Radio Sport yesterday was consumed with a debate about whether Steve Williams, the caddy for Masters winner, Adam Scott, is worth the money he is paid.
For those who don’t follow golf, here is the background. Steve Williams is a New Zealander who was the professional caddy for Tiger Williams in his heyday (1999-2011). They had an acrimonious break-up two years ago, and since then Williams has been caddying for the Australian, Adam Scott. Williams’ contract sees him earning 10% of Scott’s prize earnings, which I gather is a typical contract for a professional caddy. Obviously, if you can caddy for one of the greats, that is a very lucrative contract indeed. (The prize for winning the Masters this year was $1.44m USD.)
Now the debate on Radio Sport concerned whether any caddy is worth that amount of money. And for an economist, “worth” would typically mean what a caddy can contribute relative to the next best alternative. Is it really the case that a top caddy can improve a golfer’s winnings by more than 10%, relative to what he would earn with one of the throng of enthusiastic golf fans who would be prepared to do the job for a normal kind of salary? While there has been much commentary on the advice that Williams gave Scott on his winning shot at the Masters this week, it seems unlikely that the best caddy is really that much better than the alternative.
There is a second labour-economics question that I did not hear addressed on Radio Sport: Why are caddies paid on a commission basis (percentage of income) rather than a flat rate? The standard answers to these questions from the contract literature would be that either the golfer is more risk averse than the caddy, or that this is a hidden-information problem and that the caddy needs a financial incentive to exert the effort needed to do a good job. The former hardly seems likely given the relative incomes of the golfer and his caddy. The second is even less likely to pass the sniff test: Does it really take additional costly effort to give good advice on which club to use and how a putt is likely to break?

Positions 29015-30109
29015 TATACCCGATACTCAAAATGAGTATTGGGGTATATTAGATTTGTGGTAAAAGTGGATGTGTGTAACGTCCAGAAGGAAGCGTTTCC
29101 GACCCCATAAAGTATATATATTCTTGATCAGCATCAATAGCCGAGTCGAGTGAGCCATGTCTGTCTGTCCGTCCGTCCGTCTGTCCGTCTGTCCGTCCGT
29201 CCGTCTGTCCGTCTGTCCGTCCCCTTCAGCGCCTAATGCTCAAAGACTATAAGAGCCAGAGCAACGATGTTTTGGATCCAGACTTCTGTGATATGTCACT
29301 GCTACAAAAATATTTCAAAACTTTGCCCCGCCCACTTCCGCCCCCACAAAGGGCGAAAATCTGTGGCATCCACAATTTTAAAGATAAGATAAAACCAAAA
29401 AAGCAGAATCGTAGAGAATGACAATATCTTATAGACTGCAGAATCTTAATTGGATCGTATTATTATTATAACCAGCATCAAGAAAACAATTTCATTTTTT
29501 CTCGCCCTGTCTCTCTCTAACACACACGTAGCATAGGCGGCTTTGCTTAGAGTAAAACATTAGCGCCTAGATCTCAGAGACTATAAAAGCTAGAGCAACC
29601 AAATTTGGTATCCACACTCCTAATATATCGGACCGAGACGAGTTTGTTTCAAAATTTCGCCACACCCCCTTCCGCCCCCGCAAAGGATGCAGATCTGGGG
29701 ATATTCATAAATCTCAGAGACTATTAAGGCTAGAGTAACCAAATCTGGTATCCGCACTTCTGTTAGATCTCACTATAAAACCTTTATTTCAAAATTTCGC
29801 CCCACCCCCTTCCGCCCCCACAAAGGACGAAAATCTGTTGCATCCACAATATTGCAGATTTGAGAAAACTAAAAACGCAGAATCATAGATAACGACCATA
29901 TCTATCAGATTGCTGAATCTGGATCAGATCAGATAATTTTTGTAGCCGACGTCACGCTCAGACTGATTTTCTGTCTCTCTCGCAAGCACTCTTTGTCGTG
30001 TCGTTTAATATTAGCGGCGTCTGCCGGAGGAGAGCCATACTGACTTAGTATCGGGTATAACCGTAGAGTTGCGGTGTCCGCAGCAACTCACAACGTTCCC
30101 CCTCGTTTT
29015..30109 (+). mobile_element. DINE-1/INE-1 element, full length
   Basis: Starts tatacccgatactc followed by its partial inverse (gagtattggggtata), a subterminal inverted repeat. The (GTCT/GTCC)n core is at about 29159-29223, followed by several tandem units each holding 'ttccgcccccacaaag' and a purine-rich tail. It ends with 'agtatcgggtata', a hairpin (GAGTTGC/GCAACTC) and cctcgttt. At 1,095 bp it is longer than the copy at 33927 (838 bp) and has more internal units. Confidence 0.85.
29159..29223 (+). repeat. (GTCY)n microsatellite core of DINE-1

Instead, maybe we should be looking to the efficiency wage literature which contains a number of different theories for why above-market-clearing wages can persist in the face of unemployment. My favourite model to explain caddy wages would be Shapiro and Stiglitz’s classic model of shirking. In their model, the high (“efficiency”) wage persists as a preference for employment over unemployment is needed to induce a fear of being fired and hence an incentive not to shirk in the face of costly monitoring of effort. The model I have in mind for caddies is similar. The top golfers are big superstars whose flaws and foibles would be fodder for the tabloids. A caddy who works closely with a golfer is likely to have considerable information that tabloids would love to get hold of. So why might one pay above the market-clearing wage for a caddy? So that the cost to the caddy of losing his job would not be dwarfed by payments he might be offered by a tabloid. And why pay caddies on a commission basis? Because the greater is a golfer’s earnings, the greater is his stardom, the more a tabloid would be prepared to pay for information, and hence the greater would be the needed efficiency wage.
What other explanations explain the twin puzzle of high remuneration and a percentage-of-earnings contract. If I were teaching labour economics, I would set this as an essay question.